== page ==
Becoming an Advocate for Personal Wellness

Prevention is even better than the “cure when it comes to treatment for medical and mental health. One of the best ways of improving-health is with early intervention and treatment. Why is this so essential?

• 50% of all lifetime mental illness begins by age 14, and 75% by age 24.
• About one in five Americans experience a mental health condition, but only half receive treatment.

Taking the first step to reach out for help is a courageous step of self-advocacy.

Many people do not come to therapy until being in a state of crisis. What constitutes a crisis can be different for each person. Perhaps it is too much change. Moving…new job…loss of friend group…feeling overwhelmed and uncertain about what the future holds. Perhaps it is a devastating break up or another significant area in which you are struggling with. You may notice a decline in healthy habits to where you are no longer eating, sleeping, or exercising like you used to. Multiple areas of wellness–physical, intellectual, emotional, social, spiritual, vocational, financial, and environmental are often impacted.

Being an advocate for oneself first involves getting to know yourself–to take an inventory on important aspects of life and begin to explore what might be going on. It is difficult to advocate for your needs and desires when you do not know what these are. Therapy is a great place to discover yourself.

Identify areas that you want to change. Write these down! You are encouraged to bring these to therapy. Your therapist may take the form of many different roles such as empathetic listener, motivational cheerleader, accountability partner, teacher, guide, or advocate depending on where you are at in your journey.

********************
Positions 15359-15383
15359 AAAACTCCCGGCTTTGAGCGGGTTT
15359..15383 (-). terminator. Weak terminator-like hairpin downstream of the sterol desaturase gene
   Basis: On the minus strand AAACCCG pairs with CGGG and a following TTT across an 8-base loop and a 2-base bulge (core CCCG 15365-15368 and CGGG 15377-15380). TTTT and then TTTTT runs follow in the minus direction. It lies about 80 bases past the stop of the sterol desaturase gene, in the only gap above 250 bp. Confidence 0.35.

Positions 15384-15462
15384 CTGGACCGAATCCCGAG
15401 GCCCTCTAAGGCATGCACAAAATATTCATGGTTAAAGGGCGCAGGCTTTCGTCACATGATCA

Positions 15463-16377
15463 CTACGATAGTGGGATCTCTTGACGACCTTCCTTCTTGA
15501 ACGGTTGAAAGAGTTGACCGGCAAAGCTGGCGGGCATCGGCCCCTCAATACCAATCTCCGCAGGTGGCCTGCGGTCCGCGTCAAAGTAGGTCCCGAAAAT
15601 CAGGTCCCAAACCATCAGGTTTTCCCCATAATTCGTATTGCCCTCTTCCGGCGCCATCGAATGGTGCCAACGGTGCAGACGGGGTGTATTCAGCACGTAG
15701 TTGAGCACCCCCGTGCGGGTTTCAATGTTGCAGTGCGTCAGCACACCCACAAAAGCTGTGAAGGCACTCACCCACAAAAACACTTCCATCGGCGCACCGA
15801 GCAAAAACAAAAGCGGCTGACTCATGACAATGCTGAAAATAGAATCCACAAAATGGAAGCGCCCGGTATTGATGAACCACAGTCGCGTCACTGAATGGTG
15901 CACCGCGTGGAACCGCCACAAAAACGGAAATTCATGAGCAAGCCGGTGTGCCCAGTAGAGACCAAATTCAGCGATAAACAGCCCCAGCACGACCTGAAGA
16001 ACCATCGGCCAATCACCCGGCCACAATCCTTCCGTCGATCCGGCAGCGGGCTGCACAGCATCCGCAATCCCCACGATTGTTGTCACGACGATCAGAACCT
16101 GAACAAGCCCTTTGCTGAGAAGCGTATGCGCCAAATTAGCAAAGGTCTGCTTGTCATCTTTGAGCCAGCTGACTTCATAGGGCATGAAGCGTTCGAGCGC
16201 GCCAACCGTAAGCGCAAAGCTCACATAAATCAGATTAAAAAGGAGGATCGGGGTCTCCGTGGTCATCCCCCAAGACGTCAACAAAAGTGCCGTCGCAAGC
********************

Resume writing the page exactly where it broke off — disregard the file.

Remember that change takes time. Oftentimes there are barriers to change such as fear and negative thinking that get in the way. Stay strong and continue to advocate for yourself. Don’t give up on yourself. Speak up about the emotions and thoughts that you are experiencing. Talk about behaviors that are no longer useful to replace with more helpful ones. Identify resources that will help you with your goals. Your therapist can assist with strategies to help you gain confidence to speak up about what you want and feel empowered to be your own advocate.

There are resources available that can help one learn skills for self-advocacy. Imagine feeling confident to make decisions that support your goals, to live a balanced life, and to feel like the best version of yourself.

To schedule an appointment with one of our professional counselors, click here.

Written By: Charlotte Johnson, MA, LPCC

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